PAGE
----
Ke Zhou, Ming Li and Wenting Liang
Ke Zhou, Shan Ouyang and Jiangyuan Fu
ZHOU Ke, ZHANG Huicong, Josef Baum and CHEN Wei
KE-FENG FANG, MENG-XIANG SUN, ERHARD KRANZ and CHANG ZHOU
The interaction between lectins and their specific binding sites is believed to play a critical role in fertilization in animals and some lower plants. However, for higher plants there is no information on lectins or their binding sites related to female gametes and fertilization. The present work was designed as a first attempt to reveal the general pattern of lectin binding site distribution on the surface of female cells, namely egg cells, central cells, and synergids of Torenia fournieri and, especially, to investigate the possible effects of cell isolation procedure on the distribution of lectin binding sites. Therefore, concanavalin A (Con A) and wheat germ agglutinin (WAG) binding sites on the surface of both in vitro and in situ living female cells were localized by using fluorescein isothiocyanate (FITC) conjugated Con A and WGA as probes. We demonstrated that enzymatic treatment and isolation procedures did not notably modify the surface character of the female cells and the distribution of Con A and WGA binding sites. It was also found that Con A binding sites were distributed differently on the surface of the female cells, with the strongest fluorescent signal on central cells and the weakest on egg cells. Calcium could greatly enhance the binding of Con A to the cell surface. A polar distribution pattern of Con A binding sites in embryo sacs was observed. The binding sites were obviously densest at the filiform apparatus of the synergids. The basic pattern of WGA binding site distribution was similar to that of Con A's. However, the fluorescent signal of WGA was much weaker than that of Con A and fluorescent patches were usually found on the cell surface.
Lei Xiong, Xiao-san Li, Ling Wang, Ke Zhou and Liu-wang Nie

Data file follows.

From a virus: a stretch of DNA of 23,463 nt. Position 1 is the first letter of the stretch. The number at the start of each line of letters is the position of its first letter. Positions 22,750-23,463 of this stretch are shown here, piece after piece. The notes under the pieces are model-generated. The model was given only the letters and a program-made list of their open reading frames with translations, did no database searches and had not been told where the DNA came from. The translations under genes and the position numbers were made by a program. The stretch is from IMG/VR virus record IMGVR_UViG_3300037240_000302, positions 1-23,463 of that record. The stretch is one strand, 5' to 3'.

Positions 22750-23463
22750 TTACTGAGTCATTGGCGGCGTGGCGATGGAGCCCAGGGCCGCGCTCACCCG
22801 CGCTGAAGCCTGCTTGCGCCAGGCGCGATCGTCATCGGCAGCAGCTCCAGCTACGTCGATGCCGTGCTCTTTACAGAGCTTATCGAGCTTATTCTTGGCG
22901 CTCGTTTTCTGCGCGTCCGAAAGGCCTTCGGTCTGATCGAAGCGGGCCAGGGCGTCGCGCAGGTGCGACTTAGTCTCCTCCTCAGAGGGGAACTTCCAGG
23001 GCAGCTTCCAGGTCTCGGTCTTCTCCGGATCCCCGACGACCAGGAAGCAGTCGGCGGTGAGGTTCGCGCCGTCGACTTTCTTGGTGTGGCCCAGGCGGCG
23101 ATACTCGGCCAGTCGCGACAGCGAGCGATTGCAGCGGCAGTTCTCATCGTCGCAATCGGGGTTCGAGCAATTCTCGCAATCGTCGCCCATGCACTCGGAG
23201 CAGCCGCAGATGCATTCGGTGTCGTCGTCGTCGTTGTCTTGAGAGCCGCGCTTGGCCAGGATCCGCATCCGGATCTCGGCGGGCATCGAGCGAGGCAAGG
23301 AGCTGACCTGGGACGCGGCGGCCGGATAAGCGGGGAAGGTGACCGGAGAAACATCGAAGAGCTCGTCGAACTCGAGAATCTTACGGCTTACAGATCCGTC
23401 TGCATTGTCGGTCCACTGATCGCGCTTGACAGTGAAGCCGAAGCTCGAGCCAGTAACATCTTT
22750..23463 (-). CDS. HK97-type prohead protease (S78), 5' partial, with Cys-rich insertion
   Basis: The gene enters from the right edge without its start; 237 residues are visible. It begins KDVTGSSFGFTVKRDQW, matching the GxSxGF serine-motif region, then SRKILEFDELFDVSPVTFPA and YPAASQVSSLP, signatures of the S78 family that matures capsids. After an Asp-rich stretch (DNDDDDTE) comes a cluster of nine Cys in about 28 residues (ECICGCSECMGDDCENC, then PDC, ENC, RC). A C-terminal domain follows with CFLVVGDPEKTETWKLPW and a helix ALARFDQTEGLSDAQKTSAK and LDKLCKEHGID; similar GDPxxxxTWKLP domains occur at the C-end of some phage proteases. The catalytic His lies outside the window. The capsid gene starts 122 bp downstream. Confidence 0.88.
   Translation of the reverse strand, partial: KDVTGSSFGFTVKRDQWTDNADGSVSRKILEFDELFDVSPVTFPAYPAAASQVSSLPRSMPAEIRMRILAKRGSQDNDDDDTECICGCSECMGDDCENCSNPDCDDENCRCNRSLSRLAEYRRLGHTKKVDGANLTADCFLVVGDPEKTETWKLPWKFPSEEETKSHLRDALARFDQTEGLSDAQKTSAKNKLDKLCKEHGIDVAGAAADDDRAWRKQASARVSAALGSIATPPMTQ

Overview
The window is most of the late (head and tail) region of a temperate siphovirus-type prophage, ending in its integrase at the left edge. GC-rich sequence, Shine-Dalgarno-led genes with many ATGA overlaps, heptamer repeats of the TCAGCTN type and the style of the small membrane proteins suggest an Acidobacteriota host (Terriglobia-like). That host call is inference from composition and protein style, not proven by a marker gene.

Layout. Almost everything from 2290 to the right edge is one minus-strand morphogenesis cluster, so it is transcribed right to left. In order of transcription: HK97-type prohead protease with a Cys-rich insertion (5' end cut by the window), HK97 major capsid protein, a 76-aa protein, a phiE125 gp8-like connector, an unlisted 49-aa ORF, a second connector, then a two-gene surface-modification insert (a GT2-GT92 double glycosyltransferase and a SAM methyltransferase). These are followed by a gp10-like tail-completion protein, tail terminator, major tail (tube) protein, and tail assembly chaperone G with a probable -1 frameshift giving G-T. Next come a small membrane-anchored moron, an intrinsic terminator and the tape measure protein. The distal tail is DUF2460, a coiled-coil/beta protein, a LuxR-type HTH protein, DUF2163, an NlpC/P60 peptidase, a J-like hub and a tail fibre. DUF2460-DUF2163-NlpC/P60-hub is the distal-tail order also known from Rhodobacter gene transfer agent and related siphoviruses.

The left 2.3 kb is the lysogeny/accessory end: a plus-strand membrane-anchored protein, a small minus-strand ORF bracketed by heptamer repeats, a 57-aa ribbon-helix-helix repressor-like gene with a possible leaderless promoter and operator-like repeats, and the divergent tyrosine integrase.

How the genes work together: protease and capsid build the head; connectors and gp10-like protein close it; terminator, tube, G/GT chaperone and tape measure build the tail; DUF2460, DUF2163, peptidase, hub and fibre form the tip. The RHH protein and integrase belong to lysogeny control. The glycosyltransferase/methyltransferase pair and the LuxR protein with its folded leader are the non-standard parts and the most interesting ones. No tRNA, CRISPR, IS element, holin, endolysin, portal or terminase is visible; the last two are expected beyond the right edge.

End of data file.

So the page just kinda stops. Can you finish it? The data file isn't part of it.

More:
The Pig-nosed Turtle Carettochelys insculpta (Testudines; Cryptodira; Carettochelyidae) is the sole living representative of the Carettochelyidae. The phylogenetic position of C. insculpta within Testudines has not yet been determined unequivocally. To address this issue, we sequenced the whole mitochondrial DNA (mtDNA) of C. insculpta using the long-and-accurate PCR (LA-PCR) method. The results show that the length of C. insculpta mtDNA is 16 439 bp and its structure is conserved compared to those of other turtles and other vertebrates except the NADH4 gene beginning with an ATC start codon. The 3′-side of the control region in mtDNA has two tandem repeat motifs, each consisting of nine 5′-CA-3′ units and sixteen 5′-AT-3′ units. To assess the phylogenetic position of C. insculpta, Maximum parsimony (MP), Maximum likelihood (ML) and Bayesian (BI) analyses were conducted based on complete mtDNA from 22 taxa. MP analyses robustly supported that the earliest phylogenetic tree splits separated into three basal branches: the Pelomedusidae (Pelomedusa subrufa), the Carettochelyidae (C. insculpta) and an assemblage of 18 cryptodiran turtle species; while ML and BI analyses suggested that Carettochelyidae and Trionychidae formed a clade, and that this clade was the sister taxon to all other cryptodiran turtles.